Remember, in Modern context, he who spots first generally wins ( due a lot to the lethality of the weaponry ). In WWII, it's he who gains fire superiority ( because often the weaponry is largely similar and not as lethal ). So in the WWII context, you're not expecting to "wipe them out", you just need to stop them ( largely ) from shooting back ie. pinned and/or cowering so you can get close with a couple of squads and then wipe them out. :) 

    Direct fire mortars are your friend because of their speed, although remember to keep them well back - crawling them into a good position in cover may take time, but can pay off bigtime.

    And yes, patience is needed. Admittedly some scenarios are short of time, but that's because the AI needs the help. In a PBEM against a human opponent, you can easily spend half the battle or more, jockeying into position. Sometimes that's most of the fun and the Big Push, when it happens, can be over just as fast as in the Modern title.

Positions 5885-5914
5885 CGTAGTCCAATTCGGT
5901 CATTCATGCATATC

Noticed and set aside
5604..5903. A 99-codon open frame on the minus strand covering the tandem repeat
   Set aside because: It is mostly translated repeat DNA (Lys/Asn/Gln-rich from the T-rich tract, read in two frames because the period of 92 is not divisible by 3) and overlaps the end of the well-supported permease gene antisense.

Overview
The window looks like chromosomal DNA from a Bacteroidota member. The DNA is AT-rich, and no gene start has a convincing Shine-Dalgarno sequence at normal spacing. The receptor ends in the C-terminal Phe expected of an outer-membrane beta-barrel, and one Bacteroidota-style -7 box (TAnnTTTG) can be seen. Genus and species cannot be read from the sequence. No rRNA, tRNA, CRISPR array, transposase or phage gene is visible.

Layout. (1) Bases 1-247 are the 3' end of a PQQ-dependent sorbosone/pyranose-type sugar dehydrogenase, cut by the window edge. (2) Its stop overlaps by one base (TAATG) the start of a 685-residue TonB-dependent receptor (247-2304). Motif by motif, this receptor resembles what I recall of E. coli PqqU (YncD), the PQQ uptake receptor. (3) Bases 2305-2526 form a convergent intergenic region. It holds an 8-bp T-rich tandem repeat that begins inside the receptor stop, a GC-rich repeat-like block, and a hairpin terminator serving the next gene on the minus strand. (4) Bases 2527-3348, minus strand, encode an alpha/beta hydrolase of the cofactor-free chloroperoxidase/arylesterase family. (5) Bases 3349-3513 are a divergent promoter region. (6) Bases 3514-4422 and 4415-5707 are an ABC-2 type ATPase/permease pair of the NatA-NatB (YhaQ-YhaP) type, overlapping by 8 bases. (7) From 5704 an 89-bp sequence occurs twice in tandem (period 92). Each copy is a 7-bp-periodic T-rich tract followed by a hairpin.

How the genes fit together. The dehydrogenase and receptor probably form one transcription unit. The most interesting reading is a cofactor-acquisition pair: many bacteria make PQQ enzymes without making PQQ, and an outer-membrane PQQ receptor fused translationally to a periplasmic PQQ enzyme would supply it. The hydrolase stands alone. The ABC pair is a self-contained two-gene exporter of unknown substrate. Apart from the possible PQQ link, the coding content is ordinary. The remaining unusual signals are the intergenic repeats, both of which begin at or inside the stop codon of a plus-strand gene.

Yeah, got it. Change of paradigm. :) Actually an important part of my CMBS tactics centered on spreading hunter-killer teams with overlapping fields of fire to increase the chance of spotting the enemy first, especially from unexpected directions. Looks like I'll have a lot of re-learning to do here. :D 

  5. 1 hour ago, IanL said:

    Good point about the availability of HE. On map mortars can be used in direct fire (the US 60 and British 50mm mortars provide the best quick application of HE in WW2). Keep them safe behind your front lines but close so that they can be brought up to drop some HE in the right place.  Otherwise you do have to plan your artillery use more in the WW2 titles.  On the offence I find it slows things down and sometimes I even try to break contact while I wait for the artillery to arrive.  Just be aware the the other guy could be lining your attacking force up too.  On the defence I try to pin the attackers and slow them down while calling in the artillery.  It is just harder in the WW2 era because the call times are longer.